The Treasurer's office has returned more than 1.8 billion dollars since Frerichs took over in January 2015. The number of claims has increased from 60,000 to more than 200,000 claims a year under Frerichs. 

 

Illinois is the national leader in the unclaimed property space and is frequently turned to by other states when reforming unclaimed property laws, rules, and procedures.  

 

The Treasurer’s Office asks that people check icash.illinoistreasurer.gov at least 2 times a year for unclaimed property.
 

Mental Health and Trauma Response Headline New Law

Senator Majority Leader Kimberly A. Lightford championed a new law regarding how schools deal with trauma response and mental health that was signed into law on Thursday. House Bill 342 is included in the Whole Child Task Force which establishes a safe, supportive, and inclusive environment for students dealing with trauma and mental health.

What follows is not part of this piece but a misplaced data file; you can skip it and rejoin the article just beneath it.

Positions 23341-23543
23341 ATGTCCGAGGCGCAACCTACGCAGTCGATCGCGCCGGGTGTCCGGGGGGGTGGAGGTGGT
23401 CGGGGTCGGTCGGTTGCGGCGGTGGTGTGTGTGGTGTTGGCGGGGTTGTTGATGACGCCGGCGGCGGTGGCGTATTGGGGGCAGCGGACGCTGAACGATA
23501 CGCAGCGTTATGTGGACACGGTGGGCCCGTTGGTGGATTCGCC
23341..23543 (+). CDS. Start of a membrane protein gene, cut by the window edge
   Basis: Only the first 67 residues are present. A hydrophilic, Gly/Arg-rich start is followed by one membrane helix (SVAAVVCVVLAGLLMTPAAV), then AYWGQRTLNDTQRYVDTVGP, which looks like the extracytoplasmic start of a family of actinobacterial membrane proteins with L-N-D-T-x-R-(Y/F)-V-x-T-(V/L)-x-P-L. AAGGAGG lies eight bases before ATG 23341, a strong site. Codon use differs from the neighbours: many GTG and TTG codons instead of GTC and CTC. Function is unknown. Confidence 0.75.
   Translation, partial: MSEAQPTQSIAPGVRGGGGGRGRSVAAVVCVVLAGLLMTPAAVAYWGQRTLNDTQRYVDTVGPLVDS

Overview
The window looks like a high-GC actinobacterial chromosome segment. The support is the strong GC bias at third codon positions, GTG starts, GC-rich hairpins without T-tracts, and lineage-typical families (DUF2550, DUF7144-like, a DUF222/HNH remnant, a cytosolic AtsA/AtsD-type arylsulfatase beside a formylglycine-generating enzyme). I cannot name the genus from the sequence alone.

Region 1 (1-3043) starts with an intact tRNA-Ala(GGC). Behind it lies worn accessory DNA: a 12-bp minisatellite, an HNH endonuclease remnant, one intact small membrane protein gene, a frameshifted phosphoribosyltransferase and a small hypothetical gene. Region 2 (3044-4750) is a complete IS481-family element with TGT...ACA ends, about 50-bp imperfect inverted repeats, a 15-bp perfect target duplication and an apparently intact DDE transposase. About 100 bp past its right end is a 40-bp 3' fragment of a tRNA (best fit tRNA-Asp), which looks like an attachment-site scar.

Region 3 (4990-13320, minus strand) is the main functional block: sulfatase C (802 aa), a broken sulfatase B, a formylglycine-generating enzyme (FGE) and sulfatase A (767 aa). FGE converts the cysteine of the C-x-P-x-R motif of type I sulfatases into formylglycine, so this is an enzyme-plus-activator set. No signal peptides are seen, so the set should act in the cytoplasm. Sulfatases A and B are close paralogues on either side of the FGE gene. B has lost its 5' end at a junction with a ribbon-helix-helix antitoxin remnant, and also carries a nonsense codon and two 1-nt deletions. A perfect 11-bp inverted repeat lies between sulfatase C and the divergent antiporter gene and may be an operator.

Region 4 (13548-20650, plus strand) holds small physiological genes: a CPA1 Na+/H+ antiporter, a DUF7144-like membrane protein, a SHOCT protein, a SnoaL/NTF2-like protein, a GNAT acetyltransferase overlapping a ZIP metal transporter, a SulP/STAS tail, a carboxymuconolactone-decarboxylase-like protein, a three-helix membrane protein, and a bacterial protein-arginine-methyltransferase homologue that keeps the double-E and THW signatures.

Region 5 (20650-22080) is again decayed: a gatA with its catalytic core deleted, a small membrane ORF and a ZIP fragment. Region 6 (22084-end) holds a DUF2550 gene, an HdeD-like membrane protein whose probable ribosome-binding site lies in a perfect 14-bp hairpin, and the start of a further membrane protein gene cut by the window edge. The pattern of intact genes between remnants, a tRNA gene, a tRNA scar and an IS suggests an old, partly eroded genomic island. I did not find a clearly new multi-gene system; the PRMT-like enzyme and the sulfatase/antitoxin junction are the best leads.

This task force collects data on adverse childhood experiences and trauma. It also notes the total number of school counselors, social workers, nurses, and psychologists. 

 

House Bill 342 puts recommendations in place to improve schools in Illinois by ensuring that all schools are equipped with training and resources to meet the multitude of trauma and mental health needs of their students. 

 

Lightfoot states that it is very important every school is equipped to meet the diverse needs of all students.  School officials need to be ready to identify warning signs of mental illness, trauma, and suicidal behavior in youth. 

 

 

House Bill 342 was signed into law Thursday.  
 

Greater Shelbyville Chamber of Commerce August Update